Monday, December 19, 2016

In the Forests of Serre

My father and I just finished In the Forests of Serre by Patricia A. McKillip.

As Brume is the Mother of All Witches, so this was the mother of all fairy tales and further proof that McKillip ranks alongside J.K. Rowling and Diana Wynne Jones in the tier below Tolkien. Why? Because in an Enchanted Forest a Prince killed the favorite hen of a witch and got cursed and lost as his unwilling bride, a foreign Princess, approached with her wizard bodyguard.
What happens next is a secret I shall leave with the Firebird, but I have always said that Heart is the most important aspect of a person and that without its unwritten language singing within you, one is lost; a fact this tale proves most aptly and, for once, by direct example.

May you live happily ever after Prince Ronan of Serre & Princess Sidonie of Dacia, Wizards Unciel (hopefully now you can rest) and Gyre, scribe Euan Ash, and the rest.

(And if you see a white hen and/or cottage made of bones, steer clear. Seriously.)

Thursday, December 15, 2016


(The sound of distant thunder drawing ever nearer) clip clop clip clop clip clop clip clop...hoofbeats...

74 days and counting until Firebrand, book #6 of Kristen Britain's Green Rider series, comes out. By all the gods of Sacoridia, it will good to see Karigan again!!

Clip clop clip clop clip clop clip clop...hoofbeats...

Friday, December 9, 2016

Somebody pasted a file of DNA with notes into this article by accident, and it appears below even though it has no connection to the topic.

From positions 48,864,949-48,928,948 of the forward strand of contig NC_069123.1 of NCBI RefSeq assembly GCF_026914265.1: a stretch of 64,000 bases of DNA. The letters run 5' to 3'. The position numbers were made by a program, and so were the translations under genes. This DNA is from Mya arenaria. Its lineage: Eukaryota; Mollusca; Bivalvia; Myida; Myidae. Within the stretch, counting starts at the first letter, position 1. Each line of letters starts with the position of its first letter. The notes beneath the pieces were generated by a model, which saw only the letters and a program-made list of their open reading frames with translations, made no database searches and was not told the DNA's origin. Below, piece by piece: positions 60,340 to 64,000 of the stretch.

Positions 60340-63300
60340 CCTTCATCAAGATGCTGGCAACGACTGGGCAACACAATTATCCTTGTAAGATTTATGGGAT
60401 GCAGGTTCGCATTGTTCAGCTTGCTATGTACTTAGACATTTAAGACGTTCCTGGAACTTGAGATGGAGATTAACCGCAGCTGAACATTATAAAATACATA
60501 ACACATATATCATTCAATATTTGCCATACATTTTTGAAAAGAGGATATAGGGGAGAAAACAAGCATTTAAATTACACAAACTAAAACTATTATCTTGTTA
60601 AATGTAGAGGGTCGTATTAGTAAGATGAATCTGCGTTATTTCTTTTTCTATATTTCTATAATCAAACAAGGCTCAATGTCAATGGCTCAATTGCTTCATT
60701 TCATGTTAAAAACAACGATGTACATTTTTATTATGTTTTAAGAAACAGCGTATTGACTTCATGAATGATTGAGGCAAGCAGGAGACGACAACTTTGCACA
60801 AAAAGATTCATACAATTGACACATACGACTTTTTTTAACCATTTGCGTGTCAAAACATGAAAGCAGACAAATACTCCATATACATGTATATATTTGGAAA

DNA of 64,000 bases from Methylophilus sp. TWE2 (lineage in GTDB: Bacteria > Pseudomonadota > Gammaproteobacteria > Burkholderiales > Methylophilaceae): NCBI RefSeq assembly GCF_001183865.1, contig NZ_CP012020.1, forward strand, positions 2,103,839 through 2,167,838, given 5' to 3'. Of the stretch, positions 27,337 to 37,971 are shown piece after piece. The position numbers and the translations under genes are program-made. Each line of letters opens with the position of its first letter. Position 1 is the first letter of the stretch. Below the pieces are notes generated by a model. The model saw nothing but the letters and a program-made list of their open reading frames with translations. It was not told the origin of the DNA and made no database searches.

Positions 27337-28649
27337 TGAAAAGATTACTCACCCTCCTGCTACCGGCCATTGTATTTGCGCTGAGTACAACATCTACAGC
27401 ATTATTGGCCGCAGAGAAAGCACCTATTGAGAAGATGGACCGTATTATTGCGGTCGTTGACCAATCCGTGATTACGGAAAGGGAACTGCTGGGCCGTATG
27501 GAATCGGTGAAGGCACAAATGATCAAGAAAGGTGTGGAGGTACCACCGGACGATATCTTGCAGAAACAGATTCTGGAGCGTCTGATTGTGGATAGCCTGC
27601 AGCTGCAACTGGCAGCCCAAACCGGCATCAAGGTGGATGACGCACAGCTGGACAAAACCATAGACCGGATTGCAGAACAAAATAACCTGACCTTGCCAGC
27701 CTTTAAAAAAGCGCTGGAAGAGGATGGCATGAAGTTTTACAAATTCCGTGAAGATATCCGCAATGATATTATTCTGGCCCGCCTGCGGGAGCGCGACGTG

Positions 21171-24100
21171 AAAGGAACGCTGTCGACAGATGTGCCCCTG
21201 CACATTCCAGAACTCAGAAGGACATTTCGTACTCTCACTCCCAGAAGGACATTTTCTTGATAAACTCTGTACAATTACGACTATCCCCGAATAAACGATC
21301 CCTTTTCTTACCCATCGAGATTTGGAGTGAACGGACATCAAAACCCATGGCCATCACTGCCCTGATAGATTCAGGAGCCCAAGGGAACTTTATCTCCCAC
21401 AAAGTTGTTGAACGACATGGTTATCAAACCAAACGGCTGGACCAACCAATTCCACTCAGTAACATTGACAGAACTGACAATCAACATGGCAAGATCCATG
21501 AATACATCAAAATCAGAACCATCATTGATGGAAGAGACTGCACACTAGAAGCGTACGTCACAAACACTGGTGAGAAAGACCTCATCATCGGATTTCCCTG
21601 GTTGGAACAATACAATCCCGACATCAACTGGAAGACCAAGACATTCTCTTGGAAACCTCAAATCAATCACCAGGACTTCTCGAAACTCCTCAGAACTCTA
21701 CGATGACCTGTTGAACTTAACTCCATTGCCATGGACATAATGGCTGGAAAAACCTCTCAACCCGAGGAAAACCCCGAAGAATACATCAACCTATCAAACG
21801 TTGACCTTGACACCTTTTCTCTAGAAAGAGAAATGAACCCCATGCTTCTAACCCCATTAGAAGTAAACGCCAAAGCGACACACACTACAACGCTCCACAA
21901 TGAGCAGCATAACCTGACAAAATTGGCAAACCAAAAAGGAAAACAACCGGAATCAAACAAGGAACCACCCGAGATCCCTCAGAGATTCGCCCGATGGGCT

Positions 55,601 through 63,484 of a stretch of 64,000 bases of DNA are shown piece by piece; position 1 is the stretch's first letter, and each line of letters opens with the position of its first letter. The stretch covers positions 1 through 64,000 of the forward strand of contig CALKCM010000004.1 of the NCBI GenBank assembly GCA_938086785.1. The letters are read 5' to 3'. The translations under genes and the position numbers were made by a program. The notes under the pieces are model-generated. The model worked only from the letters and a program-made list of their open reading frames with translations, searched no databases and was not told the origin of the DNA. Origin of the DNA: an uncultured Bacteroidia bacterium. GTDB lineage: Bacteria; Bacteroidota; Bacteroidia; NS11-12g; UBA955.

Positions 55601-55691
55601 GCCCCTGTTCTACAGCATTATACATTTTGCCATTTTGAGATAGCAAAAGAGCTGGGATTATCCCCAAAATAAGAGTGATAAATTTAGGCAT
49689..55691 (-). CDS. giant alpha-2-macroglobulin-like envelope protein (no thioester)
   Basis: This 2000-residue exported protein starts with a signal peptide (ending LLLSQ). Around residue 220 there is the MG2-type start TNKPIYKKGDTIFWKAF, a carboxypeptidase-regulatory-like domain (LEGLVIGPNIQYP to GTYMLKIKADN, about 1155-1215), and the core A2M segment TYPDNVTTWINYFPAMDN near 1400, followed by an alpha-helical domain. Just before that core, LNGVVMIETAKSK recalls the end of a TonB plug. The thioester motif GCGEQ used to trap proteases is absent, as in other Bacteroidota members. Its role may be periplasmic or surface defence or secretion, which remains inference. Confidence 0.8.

Learn from the Creator of Alagaƫsia

Christopher Paolini, author of the justly famed Inheritance Cycle (which was the first major Fantasy series I read after The Lord of the Rings) has some wise Worldbuilding words for those of us who wish to not only read about adventures in the Multiverse, but want plot a journey and make first contact ourselves:

  • It’s essential to think about the underlying philosophy of your work, because that will influence the shape of everything that follows.
  • Once you’ve decided upon your philosophy, then comes the more tradition elements of world building: histories, names, technology, family trees, major events, and so on.
  • As important as it is to be consistent, it’s equally important to have a certain amount of variation.

Sunday, December 4, 2016

Happily ever after

Over the course of my forays into the countless realms of the Multiverse, courtesy of those illustrious folk knows as Fantasy authors, I have learned many things: the great potential for good and ill in humanity and that bravery is working through, rather than the absence of, fear, to name but two.
But, most importantly, I learned that the happiest ending an author is not written in ancient runes nor is the result of a mighty piece of magic. It is not a vanquished evil, nor a kingdom won, nor even combination. 
Indeed, the happiest of all endings is not arcane in the slightest, nor something born out of ancient days and dreams out of myth.

No, the most important thing Fantasy literature has taught me is that the happiest ending is, in fact, a wedding...and the more the merrier.
Fantasy's greatest lesson is that love is the highest law, and nobody has the right to deny it.

"Love supplies a kind of strength that can withstand even death." - Terry Brooks

"To love is never wrong. It may be disastrous; it may never be possible; it may be the deepest agony. But it is never wrong." - Cadvan of Lirigon

"Do not pity the dead, Harry. Pity the living, and, above all those who live without love." - Albus Dumbledore

"Power shaped by wonder and curiosity; even love. Not by fear and laws that shut out instead of inviting it." - Od

"The world is indeed full of peril, and in it there are many dark places; but still there is much that is fair, and though in all lands love is now mingled with grief, it grows perhaps the greater." - J.R.R. Tolkien